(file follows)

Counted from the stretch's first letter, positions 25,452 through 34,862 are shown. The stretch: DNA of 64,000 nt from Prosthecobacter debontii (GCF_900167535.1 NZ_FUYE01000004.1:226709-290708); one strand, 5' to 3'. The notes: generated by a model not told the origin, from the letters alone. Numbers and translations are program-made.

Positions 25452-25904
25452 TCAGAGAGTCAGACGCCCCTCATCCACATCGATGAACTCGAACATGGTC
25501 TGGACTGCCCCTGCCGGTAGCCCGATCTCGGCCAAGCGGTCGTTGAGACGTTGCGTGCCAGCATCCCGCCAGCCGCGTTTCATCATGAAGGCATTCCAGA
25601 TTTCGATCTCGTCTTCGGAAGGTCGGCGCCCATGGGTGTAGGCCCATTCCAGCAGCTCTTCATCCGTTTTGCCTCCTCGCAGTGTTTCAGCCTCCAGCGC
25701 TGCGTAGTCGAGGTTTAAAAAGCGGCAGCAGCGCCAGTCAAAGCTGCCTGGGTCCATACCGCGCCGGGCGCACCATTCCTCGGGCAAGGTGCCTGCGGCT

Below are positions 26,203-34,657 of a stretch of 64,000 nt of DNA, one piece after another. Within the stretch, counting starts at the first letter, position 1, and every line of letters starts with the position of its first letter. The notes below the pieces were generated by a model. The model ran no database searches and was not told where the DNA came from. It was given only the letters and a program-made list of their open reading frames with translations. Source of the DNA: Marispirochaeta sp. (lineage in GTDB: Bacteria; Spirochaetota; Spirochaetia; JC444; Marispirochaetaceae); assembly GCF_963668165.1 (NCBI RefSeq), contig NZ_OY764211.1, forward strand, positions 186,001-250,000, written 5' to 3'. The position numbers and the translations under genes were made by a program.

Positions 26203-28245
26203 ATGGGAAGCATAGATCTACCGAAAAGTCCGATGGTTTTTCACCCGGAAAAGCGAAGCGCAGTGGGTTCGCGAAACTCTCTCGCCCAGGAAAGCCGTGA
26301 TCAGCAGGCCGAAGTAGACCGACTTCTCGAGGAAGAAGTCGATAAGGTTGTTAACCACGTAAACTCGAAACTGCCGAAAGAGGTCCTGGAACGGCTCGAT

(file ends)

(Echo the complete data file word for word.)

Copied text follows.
Counted from the stretch's first letter, positions 25,452 through 34,862 are shown. The stretch: DNA of 64,000 nt from Prosthecobacter debontii (GCF_900167535.1 NZ_FUYE01000004.1:226709-290708); one strand, 5' to 3'. The notes: generated by a model not told the origin, from the letters alone. Numbers and translations are program-made.

Positions 25452-25904
25452 TCAGAGAGTCAGACGCCCCTCATCCACATCGATGAACTCGAACATGGTC
25501 TGGACTGCCCCTGCCGGTAGCCCGATCTCGGCCAAGCGGTCGTTGAGACGTTGCGTGCCAGCATCCCGCCAGCCGCGTTTCATCATGAAGGCATTCCAGA
25601 TTTCGATCTCGTCTTCGGAAGGTCGGCGCCCATGGGTGTAGGCCCATTCCAGCAGCTCTTCATCCGTTTTGCCTCCTCGCAGTGTTTCAGCCTCCAGCGC
25701 TGCGTAGTCGAGGTTTAAAAAGCGGCAGCAGCGCCAGTCAAAGCTGCCTGGGTCCATACCGCGCCGGGCGCACCATTCCTCGGGCAAGGTGCCTGCGGCT

Below are positions 26,203-34,657 of a stretch of 64,000 nt of DNA, one piece after another. Within the stretch, counting starts at the first letter, position 1, and every line of letters starts with the position of its first letter. The notes below the pieces were generated by a model. The model ran no database searches and was not told where the DNA came from. It was given only the letters and a program-made list of their open reading frames with translations. Source of the DNA: Marispirochaeta sp. (lineage in GTDB: Bacteria; Spirochaetota; Spirochaetia; JC444; Marispirochaetaceae); assembly GCF_963668165.1 (NCBI RefSeq), contig NZ_OY764211.1, forward strand, positions 186,001-250,000, written 5' to 3'. The position numbers and the translations under genes were made by a program.

Positions 26203-28245
26203 ATGGGAAGCATAGATCTACCGAAAAGTCCGATGGTTTTTCACCCGGAAAAGCGAAGCGCAGTGGGTTCGCGAAACTCTCTCGCCCAGGAAAGCCGTGA
26301 TCAGCAGGCCGAAGTAGACCGACTTCTCGAGGAAGAAGTCGATAAGGTTGTTAACCACGTAAACTCGAAACTGCCGAAAGAGGTCCTGGAACGGCTCGAT